Wayra and MSD launch preventative healthcare accelerator

Start-ups challenged to “reimagine how healthcare can be delivered”

Digital start-up accelerator Wayra and global healthcare company Merck Sharp & Dohme Ltd (MSD) have launched what is thought to be the UK’s first digital preventative healthcare accelerator, Velocity Health.

Digital entrepreneurs are being challenged to “reimagine how healthcare can be delivered”, by developing innovative solutions to improve patient outcomes and increase savings and efficiencies to Britain’s healthcare system.

Successful start-ups will take part in a 10-month accelerator programme, receiving an investment of up to £64,000 in the form of funding, office space and access to a network of mentors, coaches and investors.

Wayra and MSD have decided to focus on preventable health as the NHS currently only spends 2% of its budget on prevention programmes and in response to the revelation that the service is facing an estimated £30bn funding gap by 2020/21.

Gary Stewart, director at Wayra Open Future, UK, said: “We know that to make a real impact, we need to have a long term vision and look ahead to the next century of delivering innovative healthcare solutions.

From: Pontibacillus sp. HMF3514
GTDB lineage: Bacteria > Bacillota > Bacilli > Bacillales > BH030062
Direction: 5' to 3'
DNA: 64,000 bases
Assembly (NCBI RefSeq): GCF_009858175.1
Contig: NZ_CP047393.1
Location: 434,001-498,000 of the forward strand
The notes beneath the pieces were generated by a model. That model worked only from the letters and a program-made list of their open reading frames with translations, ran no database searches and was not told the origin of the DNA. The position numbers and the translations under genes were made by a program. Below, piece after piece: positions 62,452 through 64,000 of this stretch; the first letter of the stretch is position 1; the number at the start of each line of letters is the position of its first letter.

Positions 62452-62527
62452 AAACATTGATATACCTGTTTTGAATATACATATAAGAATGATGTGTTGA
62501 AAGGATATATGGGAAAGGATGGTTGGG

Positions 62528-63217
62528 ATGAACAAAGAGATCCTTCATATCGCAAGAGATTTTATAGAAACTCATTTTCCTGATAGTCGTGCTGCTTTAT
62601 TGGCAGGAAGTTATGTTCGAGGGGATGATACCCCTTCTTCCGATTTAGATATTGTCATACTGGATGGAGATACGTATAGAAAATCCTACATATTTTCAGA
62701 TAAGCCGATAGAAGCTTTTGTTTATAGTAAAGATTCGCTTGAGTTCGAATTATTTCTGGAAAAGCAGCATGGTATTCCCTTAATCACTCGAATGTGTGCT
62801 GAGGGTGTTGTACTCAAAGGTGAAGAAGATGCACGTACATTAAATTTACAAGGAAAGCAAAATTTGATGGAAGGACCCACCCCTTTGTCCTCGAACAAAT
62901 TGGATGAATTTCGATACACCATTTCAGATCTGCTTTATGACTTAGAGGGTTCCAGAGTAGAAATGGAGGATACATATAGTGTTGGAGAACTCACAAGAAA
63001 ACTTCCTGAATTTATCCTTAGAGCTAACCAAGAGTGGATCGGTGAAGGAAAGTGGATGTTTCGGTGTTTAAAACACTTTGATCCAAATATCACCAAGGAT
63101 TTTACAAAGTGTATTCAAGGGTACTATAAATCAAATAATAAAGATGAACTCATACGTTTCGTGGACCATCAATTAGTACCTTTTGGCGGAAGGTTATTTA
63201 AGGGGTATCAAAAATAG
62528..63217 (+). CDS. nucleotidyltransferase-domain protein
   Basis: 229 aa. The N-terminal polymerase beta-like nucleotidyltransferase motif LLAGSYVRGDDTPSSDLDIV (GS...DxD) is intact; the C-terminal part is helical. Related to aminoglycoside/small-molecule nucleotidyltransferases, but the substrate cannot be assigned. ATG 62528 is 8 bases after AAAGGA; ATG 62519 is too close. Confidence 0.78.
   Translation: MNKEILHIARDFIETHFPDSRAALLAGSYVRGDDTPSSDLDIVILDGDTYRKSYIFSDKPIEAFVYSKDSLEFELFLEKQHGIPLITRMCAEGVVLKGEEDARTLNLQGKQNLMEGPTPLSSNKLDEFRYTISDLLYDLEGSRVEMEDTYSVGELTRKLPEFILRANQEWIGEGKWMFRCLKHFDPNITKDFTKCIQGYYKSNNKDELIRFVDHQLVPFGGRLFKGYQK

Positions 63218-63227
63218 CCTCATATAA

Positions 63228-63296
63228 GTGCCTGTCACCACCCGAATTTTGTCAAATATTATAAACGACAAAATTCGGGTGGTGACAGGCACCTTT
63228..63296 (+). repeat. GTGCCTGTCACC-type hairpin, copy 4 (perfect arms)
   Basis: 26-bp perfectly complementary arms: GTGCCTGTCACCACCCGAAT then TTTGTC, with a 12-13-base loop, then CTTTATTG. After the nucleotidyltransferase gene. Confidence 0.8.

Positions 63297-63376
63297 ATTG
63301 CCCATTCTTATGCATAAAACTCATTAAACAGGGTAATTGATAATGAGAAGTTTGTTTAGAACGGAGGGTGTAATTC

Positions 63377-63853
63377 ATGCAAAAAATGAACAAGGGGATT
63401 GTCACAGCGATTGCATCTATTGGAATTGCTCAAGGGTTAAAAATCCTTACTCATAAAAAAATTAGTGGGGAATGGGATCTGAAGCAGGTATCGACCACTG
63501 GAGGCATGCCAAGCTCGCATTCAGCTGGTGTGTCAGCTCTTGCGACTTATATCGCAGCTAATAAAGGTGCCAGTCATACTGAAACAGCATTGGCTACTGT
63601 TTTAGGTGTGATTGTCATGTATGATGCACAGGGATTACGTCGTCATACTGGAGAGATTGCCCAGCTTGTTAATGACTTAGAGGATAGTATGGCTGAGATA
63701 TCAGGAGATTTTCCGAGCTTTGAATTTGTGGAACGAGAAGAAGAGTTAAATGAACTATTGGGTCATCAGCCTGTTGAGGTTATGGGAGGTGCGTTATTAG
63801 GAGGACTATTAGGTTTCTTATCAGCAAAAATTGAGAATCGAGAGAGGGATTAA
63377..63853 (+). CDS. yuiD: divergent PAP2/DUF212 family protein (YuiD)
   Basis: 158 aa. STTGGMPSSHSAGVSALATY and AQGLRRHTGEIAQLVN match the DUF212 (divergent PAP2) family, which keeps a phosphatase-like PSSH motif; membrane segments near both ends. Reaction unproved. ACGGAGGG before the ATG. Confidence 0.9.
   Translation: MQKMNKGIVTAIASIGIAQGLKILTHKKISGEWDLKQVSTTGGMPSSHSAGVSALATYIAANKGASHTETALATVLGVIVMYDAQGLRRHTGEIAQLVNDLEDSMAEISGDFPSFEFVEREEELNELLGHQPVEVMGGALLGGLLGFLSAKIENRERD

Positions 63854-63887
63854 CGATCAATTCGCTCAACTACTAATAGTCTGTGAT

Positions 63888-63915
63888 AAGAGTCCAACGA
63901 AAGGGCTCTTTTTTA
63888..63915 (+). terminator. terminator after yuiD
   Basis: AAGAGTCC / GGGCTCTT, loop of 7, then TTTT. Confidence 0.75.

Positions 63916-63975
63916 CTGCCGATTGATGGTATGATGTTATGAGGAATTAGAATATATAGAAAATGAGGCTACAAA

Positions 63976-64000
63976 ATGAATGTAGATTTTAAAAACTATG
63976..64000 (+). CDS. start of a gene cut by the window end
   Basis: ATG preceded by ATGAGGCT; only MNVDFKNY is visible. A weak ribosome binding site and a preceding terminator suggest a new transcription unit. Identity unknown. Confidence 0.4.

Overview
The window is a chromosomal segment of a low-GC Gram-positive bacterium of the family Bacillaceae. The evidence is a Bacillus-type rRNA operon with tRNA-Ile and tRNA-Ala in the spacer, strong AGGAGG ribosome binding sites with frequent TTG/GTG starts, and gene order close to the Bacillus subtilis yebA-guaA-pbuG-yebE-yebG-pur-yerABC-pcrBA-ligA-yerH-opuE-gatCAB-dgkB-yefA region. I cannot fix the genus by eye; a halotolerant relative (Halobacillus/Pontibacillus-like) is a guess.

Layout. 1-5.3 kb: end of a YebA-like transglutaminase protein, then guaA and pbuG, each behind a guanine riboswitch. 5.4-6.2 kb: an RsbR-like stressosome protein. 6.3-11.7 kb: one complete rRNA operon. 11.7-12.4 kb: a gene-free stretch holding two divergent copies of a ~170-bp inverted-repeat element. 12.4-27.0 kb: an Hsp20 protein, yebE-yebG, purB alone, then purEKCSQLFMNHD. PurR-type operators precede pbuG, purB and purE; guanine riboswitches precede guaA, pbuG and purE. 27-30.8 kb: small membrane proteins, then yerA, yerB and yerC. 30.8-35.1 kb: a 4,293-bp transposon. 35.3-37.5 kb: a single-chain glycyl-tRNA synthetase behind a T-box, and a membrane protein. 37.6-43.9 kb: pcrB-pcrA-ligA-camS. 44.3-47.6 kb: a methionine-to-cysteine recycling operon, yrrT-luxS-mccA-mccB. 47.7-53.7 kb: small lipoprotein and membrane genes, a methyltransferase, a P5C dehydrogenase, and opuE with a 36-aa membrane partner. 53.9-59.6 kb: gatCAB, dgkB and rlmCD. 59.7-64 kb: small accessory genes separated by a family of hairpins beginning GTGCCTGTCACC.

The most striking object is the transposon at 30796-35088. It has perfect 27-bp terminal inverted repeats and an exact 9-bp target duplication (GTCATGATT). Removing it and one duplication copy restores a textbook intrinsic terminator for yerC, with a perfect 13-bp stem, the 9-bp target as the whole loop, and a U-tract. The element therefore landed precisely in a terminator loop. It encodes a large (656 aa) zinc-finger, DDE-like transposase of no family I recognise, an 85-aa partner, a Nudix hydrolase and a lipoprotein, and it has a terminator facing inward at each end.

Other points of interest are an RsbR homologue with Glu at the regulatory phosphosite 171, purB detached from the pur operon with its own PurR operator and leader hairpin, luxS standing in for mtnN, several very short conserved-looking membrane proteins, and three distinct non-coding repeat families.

“Through Velocity Health, we want to empower patients to take more control and ownership over their wellbeing and believe emerging digital technologies have a vital part to play in achieving this goal.”

Mike Nally, managing director of MSD UK, commented: ‘Technology is revolutionising how we manage healthcare and the UK can be at the heart of it. Digital start-ups are at the forefront of this innovation.

Building a website for your business idea is easier than you might think. Our online tool ranks the top website builders that offer free trials.

“As a healthcare company with a long legacy of investing in innovation and research and development, we want to actively invest in these types of businesses and harness the amazing talent that is emerging so that we become equally good at ‘recognising and preventing’ disease as ‘diagnosing and treating’ to help reduce demand for expensive acute services and capacity in the long term.”


(will not be published)